A thought on why people awakened during dhamma talks in the time of the Buddha

For some time, the topic of why so many people seem to reach various stages of awakening while hearing the dhamma in the Suttas, including when I posted about it here, an occurrence which seemingly never occurs in the present day.

Some insight just came to me reading Ajahn Chah’s talk Supports For Meditation (p. 149 in 2nd vol of Collected Teachings), where in the first paragraph he states:

While listening to the Dhamma we are encouraged to firmly establish both body and mind in samadhi, because it is one type of Dhamma practice. In the time of the Buddha, people listened to Dhamma talks intently, with a mind aspiring to real understanding, and some actually realized the Dhamma while listening.

Reflecting on Luang Por’s suggestion that people in the Buddha’s time listened to talks while in samadhi, alongside the sati/memory connection, the idea occurred to me that it is likely in the Buddha’s day, people listened to talks in a completely different manner from how we do so today, perhaps a manner which is even currently inaccessible to us. In an oral culture such as the Buddha’s, people would have no choice but to listen to dhamma with the attention to fully memorize it if they wished to be able to access it at a later date. This aural retention was likely a skill held widely across society and developed from an early age since all information could only be recorded mentally. Combining this with ascetic practices aimed at developing samadhi more generally, it seems quite likely that disciples listening to the Buddha teach would be listening in a mental state of such focus and concentration that we would find hard to imagine today when almost all information can be recalled through near instantaneous access to a reference, thus explaining why people awoke to talks then but not now.


Well there’s another explanation too.

I don’t know about other people but when I meditate under the bodhi tree in Bodhgaya or near Buddha relics, I can feel a difference, as if I was getting extra help.

Now this comes from a tiny amount of ash that once belonged to the Buddha’s body. If we were to meet him in person, it is likely that the effect would be thousands if not millions of times stronger. Then it doesn’t seem so far fetched to assume that such an effect would have heavily influenced the Buddha’s listeners in a positive way.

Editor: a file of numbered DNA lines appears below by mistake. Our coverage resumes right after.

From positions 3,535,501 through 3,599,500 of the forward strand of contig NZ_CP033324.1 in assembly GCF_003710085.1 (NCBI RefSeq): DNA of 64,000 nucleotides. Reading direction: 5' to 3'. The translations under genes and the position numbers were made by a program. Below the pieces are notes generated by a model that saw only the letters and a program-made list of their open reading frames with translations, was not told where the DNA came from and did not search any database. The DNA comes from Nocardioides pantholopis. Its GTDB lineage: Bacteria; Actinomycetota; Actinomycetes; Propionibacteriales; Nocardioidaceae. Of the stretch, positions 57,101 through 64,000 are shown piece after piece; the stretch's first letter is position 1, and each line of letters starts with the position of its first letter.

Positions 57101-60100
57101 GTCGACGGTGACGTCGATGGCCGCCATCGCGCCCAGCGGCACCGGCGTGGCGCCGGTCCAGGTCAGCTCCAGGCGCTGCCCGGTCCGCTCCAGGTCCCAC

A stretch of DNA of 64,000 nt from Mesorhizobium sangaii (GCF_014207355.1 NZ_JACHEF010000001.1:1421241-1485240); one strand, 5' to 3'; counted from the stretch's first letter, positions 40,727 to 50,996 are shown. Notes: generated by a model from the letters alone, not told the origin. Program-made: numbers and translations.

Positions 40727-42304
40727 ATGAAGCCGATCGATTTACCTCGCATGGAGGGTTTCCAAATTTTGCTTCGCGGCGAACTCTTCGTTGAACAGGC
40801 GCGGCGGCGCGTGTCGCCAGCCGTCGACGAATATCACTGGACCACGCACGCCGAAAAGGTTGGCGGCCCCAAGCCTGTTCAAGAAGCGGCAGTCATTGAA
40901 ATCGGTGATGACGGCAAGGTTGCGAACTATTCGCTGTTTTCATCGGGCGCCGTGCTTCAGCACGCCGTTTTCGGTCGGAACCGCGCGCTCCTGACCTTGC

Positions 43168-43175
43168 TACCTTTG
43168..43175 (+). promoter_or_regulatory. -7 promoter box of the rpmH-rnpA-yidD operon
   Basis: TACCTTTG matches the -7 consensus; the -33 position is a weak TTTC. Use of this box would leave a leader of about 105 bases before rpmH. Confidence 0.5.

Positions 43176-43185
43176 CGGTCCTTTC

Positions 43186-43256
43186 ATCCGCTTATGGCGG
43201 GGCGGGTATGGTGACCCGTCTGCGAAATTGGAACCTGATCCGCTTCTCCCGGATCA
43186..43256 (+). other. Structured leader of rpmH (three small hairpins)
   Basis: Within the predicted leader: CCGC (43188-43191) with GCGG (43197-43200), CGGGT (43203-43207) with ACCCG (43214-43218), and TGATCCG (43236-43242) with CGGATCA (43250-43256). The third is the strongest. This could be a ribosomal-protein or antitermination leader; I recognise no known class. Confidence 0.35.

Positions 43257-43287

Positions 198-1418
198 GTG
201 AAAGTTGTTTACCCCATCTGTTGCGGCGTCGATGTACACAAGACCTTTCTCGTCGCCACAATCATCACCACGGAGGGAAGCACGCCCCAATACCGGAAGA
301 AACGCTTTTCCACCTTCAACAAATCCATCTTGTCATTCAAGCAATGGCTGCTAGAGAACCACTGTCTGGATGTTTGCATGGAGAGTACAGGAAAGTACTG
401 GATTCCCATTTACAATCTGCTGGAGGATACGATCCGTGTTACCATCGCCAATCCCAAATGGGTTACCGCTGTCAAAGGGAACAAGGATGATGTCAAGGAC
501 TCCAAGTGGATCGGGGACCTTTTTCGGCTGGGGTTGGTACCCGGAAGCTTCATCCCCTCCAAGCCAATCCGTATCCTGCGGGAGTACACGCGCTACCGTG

Thank you for sharing your insightful experience Bante. I suppose it’s possible elements of both factors or even ones not mentioned at all in this discussion.

Just to play the skeptic, looking through a somewhat Durkheimian lense, I do have a little doubt about the way locations that through the power of the religious collective become sacralized holy sights are colored more by group experience than anything intrinsic to the place itself. As an example, before I became Buddhist, I was a rather observant Jew and heard time and time and time again about how powerful the Western Wall was—stories about people just praying there or touching it and feeling instantly connected to God or filled with surety that God existed (and then often followed by a comment about how powerful it must have been to visit the temple while it still stands, which in a way parallels your thought about being in the present of the living Buddha). However, when I finally visited the wall, at a time I had more than plenty faith, I found it to be a rather disappointing and boring old brick wall that didn’t do much for me.

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“Just to play the skeptic,” what makes you so sure people aren’t getting enlightened these days reading the suttas or listening to dharma talks?

There’s a significant “sample bias” here, as most enlightened people aren’t going to talk about their experience openly… especially if they got enlightened doing something other than formal meditation!


Excellent point!

I find it helpful to try to connect questions like this to personal experience. Certainly I have no experience with awakening. But I’ve had states arise spontaneously as I go through my day - suddenly mindful, suddenly feeling deep Metta, suddenly serene. And while it is difficult to truly let go of all ego reactions while listening to a Dhamma talk - “oh that’s not what Bhante X says” or even more likely “I knew that! I’m special” - when one does get beyond the reactive chatter the right Dhamma talk at the right time can trigger quite profound shifts from time to time. I imagine those are experiences most can relate to.

It doesn’t seem far fetched that for someone far along on the path listening to a Dhamma talk by the Buddha might bring about an awakening.


Folks may be interested in the July archive of suttas from Daily ReadingFaithfully. All the suttas that month were on the topic of listening to the Dhamma:


As to the original question, it would appear that more people attained stages of enlightenment in general in the time of the Buddha compared to today. So I’m not sure we can say that the variation we see is exclusively for the listening cause of enlightenment.